Oftentimes, one of the great things you hear about WordPress is its low barrier to entry.
Depending on who you ask, this may be seen as a good thing or this may be seen as a bad thing. Whatever the perspective, I think there are inherent problems with treating any language and/or platform that way.
At best, experienced developers can pick it up quickly. At worst, beginners feel as if they’re lacking because this “low barrier” doesn’t actually feel so low.
A Low Barrier To Entry
First, every language and/or platform has a barrier to entry. How it’s set is usually dependent on how much experience a given developer has with the tools, similar languages, and the understanding of each of the moving parts that make up the application.
If a person has never done any type of web development, then WordPress doesn’t have a low barrier to entry; instead, they’re left with having to work with a database, a web server, and at least four languages – easily more if you include pre-processors – to make something happen.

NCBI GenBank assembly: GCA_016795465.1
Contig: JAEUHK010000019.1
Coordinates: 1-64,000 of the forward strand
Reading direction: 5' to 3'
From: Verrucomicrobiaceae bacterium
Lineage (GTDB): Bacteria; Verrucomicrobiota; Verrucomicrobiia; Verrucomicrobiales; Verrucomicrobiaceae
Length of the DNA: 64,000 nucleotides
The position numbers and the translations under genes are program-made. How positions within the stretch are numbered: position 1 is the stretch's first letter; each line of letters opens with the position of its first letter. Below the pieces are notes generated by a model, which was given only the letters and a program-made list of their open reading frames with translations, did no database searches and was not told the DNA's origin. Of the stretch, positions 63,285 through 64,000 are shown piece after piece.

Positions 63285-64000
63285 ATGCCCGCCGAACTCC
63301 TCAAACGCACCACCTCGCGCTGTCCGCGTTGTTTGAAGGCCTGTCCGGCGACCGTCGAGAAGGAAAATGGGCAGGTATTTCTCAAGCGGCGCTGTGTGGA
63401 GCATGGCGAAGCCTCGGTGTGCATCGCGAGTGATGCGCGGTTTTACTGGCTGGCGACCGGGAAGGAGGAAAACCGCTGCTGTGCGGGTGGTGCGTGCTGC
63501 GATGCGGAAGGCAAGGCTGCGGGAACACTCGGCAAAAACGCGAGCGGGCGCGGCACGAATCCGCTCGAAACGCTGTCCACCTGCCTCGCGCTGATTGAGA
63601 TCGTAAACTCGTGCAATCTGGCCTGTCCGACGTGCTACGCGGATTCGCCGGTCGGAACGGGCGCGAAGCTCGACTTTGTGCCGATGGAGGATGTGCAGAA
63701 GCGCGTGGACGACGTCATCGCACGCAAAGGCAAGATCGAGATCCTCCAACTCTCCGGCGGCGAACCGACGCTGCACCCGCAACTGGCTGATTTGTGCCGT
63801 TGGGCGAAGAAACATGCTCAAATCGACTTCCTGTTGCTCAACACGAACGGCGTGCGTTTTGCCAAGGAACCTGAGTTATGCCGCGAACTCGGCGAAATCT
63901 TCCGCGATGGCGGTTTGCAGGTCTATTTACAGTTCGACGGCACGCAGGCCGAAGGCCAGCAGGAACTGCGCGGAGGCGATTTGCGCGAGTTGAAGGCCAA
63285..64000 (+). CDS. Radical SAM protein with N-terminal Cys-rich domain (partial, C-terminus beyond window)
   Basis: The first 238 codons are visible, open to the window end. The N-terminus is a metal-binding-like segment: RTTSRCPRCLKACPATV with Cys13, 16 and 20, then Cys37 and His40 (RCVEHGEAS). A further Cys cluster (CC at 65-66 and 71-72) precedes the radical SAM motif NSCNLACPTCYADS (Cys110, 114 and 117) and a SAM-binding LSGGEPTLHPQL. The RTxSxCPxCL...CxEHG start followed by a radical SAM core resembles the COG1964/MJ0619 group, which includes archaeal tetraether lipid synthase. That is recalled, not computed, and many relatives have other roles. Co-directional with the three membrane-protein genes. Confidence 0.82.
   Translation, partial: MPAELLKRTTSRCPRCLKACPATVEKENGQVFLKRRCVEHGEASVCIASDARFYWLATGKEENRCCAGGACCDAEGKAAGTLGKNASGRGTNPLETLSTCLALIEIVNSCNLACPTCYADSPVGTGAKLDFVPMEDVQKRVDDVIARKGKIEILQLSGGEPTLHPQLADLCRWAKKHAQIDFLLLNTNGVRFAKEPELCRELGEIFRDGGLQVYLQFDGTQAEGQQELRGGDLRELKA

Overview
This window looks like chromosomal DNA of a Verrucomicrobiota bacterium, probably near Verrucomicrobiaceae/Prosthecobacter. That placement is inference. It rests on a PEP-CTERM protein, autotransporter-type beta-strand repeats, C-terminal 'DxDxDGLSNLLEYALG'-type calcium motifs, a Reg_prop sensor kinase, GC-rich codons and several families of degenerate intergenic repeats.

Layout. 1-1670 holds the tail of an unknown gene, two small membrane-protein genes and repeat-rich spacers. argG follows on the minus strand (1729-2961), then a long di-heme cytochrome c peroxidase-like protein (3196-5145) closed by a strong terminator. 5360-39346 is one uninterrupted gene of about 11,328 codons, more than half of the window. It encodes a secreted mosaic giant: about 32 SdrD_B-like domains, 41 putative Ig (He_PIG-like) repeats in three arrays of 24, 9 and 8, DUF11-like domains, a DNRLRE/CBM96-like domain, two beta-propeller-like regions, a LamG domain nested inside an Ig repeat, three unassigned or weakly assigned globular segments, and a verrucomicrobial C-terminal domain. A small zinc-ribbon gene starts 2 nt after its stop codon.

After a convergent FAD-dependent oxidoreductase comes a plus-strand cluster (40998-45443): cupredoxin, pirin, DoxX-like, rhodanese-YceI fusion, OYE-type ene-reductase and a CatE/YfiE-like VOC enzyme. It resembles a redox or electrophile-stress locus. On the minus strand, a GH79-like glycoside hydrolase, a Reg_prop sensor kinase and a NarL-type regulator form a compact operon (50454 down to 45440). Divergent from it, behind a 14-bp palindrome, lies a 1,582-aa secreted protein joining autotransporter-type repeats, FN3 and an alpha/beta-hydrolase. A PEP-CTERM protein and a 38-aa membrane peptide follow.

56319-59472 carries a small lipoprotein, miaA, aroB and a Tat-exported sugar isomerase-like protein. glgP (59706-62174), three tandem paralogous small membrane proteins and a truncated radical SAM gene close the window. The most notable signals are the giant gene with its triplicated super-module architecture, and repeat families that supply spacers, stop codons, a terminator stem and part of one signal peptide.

Tack on an unfamiliar API, a lack of understanding of relational databases, and a combination of procedural and object-oriented programming and you’ve got a lot to learn.
Other Web Development
But is that all together different from any other web development?
Or maybe you’re trying to do something with a more advanced stack such as Rails – then you have a framework, the Ruby language, the standard web languages, and other framework features (such as migrations) to learn.
Or turn to something completely different like Objective-C or Swift for building tools for iOS. At this point, you have a completely new foundation off of which to build an app – an environment, design principles, a new language, a strict compiler, and more.
Use The Right Language
Everything has a barrier to entry but to claim something has a high or low barrier is dangerous because it may make some potential programmers over-confident in their abilities, or it may make others feel dumb.
Rather than describing things in those terms, first learn a bit about those to whom you’re talking. Since all things are relative, it may be safe to use that type of language; however, if not, be realistic and share what each person will find when jumping into whatever environment they’re headed.